In this post, we’ll have a quick discussion on ways to improve self-control.
Life is a difficult game. The rules vary from person to person, and from group to group. To make things worse the definition of what “winning” means is murky. It’s not uncommon to see those to fit the description of winners to feel like losers, and for those who fit the description of losers to have the most rewarding lives. So it’s not surprising that the skillset required to win at this game suffers from the lack of clarity as to the game itself. If we can’t agree with the rules and the requirements for victory, how can we agree with the optimal way to accomplish the goal?
How to improve self-control
The goal might be blurry and the way to accomplish it unclear, but if there is one thing that can definitely help you get there, that is self-control.
Among the thousands of skills, one can have, self-control is the one skill that happens to be useful to most if not all challenges. The reason why I call it skill is because it is. Unlike popular belief, this too is something that can be improved. Like a muscle, you can exercise it, and the more you do it the better it gets. Below are a few tips for improving your ability to self-control.
Self-awareness and self-control go hand in hand. There is a principle that states that if you can’t measure something you can’t improve it, and the same applies to self-control but only slightly. I would say instead that if you can’t observe something you can’t improve it either. Meaning that if you can’t observe and identify the instances in which you lack self-control you can’t improve your ability to self-control on those instances. The reason for that is that as humans we have two modes of acting: aware and unaware. The first is when you’re intentional about you’re behavior and the second is when you’re on autopilot, and when you’re on autopilot you might as well be unconscious since just like when you’re sleeping you’re not aware of what you’re doing, or aware of yourself for that matter.
When you improve self-awareness you can improve self-control because you can easily identify the instances in which you have to apply self-control in the first place.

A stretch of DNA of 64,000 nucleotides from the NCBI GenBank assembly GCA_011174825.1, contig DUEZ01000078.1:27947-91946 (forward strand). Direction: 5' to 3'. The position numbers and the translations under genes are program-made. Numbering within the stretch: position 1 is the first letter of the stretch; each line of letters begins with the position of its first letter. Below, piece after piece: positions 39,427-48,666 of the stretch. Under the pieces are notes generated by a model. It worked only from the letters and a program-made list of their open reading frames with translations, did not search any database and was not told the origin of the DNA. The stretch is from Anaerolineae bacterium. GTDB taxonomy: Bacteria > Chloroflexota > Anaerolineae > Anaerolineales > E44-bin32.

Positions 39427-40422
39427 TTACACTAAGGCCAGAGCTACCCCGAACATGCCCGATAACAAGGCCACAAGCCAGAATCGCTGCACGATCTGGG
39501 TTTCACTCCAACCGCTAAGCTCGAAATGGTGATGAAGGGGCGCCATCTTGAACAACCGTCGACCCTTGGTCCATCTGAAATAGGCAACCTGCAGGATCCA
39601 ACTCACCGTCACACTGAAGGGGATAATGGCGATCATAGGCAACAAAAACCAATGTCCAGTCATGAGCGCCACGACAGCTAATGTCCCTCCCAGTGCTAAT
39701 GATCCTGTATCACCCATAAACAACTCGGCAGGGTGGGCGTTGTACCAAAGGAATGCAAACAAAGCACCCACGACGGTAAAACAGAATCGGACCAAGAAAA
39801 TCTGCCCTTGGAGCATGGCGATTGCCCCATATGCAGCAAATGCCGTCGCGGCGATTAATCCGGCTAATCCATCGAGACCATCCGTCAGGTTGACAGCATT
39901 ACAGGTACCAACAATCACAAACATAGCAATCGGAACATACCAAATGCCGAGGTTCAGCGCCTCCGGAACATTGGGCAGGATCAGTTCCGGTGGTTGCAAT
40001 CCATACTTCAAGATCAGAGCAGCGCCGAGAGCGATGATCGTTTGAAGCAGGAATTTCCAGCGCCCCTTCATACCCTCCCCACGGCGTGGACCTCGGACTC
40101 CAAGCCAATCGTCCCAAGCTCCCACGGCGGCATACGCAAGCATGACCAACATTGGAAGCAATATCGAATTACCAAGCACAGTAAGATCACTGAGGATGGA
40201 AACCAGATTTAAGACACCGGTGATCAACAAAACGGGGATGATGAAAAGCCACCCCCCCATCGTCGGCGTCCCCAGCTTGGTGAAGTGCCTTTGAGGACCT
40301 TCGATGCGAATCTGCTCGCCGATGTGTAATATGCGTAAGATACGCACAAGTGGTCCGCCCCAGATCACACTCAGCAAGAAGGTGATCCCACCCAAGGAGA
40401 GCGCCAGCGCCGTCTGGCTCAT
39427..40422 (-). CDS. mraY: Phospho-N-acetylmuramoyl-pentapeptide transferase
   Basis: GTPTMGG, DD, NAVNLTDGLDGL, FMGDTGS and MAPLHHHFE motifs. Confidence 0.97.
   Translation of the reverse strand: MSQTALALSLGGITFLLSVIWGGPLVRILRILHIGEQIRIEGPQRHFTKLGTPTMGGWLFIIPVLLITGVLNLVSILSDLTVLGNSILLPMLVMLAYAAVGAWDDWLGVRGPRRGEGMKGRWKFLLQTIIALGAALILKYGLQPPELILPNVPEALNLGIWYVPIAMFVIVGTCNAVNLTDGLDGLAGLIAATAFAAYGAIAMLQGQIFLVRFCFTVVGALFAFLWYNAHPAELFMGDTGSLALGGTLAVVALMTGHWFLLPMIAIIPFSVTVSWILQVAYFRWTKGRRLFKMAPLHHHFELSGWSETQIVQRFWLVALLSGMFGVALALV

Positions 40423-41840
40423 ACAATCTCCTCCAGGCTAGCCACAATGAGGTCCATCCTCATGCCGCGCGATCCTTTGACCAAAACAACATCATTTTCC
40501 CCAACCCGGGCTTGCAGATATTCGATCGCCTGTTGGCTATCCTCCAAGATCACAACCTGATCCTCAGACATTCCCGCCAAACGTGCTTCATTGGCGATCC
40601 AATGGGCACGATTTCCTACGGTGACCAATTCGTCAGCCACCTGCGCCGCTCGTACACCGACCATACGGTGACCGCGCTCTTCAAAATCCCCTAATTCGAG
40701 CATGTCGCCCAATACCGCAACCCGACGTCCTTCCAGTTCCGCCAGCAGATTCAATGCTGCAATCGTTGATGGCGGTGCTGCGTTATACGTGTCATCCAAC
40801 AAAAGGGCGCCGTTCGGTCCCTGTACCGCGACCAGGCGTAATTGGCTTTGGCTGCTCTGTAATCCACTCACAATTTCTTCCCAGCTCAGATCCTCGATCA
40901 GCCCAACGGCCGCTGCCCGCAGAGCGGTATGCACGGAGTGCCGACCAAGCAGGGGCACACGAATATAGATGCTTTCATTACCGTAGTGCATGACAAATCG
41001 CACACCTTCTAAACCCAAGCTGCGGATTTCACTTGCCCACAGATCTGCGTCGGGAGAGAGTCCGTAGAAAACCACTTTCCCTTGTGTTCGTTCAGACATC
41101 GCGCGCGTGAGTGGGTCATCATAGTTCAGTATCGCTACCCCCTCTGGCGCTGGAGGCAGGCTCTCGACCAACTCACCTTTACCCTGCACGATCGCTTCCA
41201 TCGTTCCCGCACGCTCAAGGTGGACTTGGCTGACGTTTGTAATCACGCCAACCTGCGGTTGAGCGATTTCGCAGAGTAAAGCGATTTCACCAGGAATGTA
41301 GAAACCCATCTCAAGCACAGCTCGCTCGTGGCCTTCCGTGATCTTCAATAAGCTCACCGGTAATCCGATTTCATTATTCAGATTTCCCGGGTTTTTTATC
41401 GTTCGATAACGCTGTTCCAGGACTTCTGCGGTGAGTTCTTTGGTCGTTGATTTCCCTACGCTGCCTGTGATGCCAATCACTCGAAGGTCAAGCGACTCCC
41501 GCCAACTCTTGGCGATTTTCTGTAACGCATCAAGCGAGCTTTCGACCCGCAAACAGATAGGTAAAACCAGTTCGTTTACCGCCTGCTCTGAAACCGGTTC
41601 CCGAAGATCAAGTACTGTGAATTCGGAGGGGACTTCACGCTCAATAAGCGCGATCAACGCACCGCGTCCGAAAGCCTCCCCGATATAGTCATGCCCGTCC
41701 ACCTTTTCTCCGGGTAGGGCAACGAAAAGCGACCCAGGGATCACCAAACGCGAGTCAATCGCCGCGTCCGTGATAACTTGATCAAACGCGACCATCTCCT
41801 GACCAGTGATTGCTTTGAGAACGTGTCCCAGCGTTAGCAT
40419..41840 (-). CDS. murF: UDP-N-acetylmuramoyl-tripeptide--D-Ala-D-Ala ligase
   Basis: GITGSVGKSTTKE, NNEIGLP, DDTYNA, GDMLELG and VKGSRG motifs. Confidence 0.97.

But how do you go about that?
Well, there are two ways. The first is to force yourself to live more in the present. Someone once said that we spent most of our time either on the past or the future but never the present. Each time you force yourself to live in the present you practice an act of self-awareness which makes the muscle that much stronger.
The second way is meditation. The principle is the same. You set your mind to practice some kind of meditation, and each time your mind wanders and you bring yourself back the self-awareness and the self-control muscle get strengthened.
2.Take one step at a time
The #1 reason why people look for ways to improve self-control is that they want to improve their lives in a meaningful way. When you become motivated to change it’s very easy to fall for the temptation to overcommit. It’s important to be aware that change is hard. Especially when you haven’t successfully stop old and create new habits in the past.
This is to say that taking a small step towards the right direction doesn’t make it any less meaningful. The pressure for bold and ambitious action has done more harm than good to society. Now, little progress is looked down upon, and we forget that as Jim Rohn once said “Small changes can quickly add up to big changes”. A lot can be accomplished in a year or a decade through small and seemingly meaningless steps.
The same applies to self-control. If you struggle to control your appetite, the way to go is not to try to use your force of will to stop all your exessive eating tendencies overnight. The idea is to break down the effort to small steps, and if the small steps are still overwhelming, to break them into even smaller steps still. The goal is not to change behavior overnight but to get a few small wins. To build momentum and motivation to take even bigger and wider steps, and before you notice life is not the same anymore.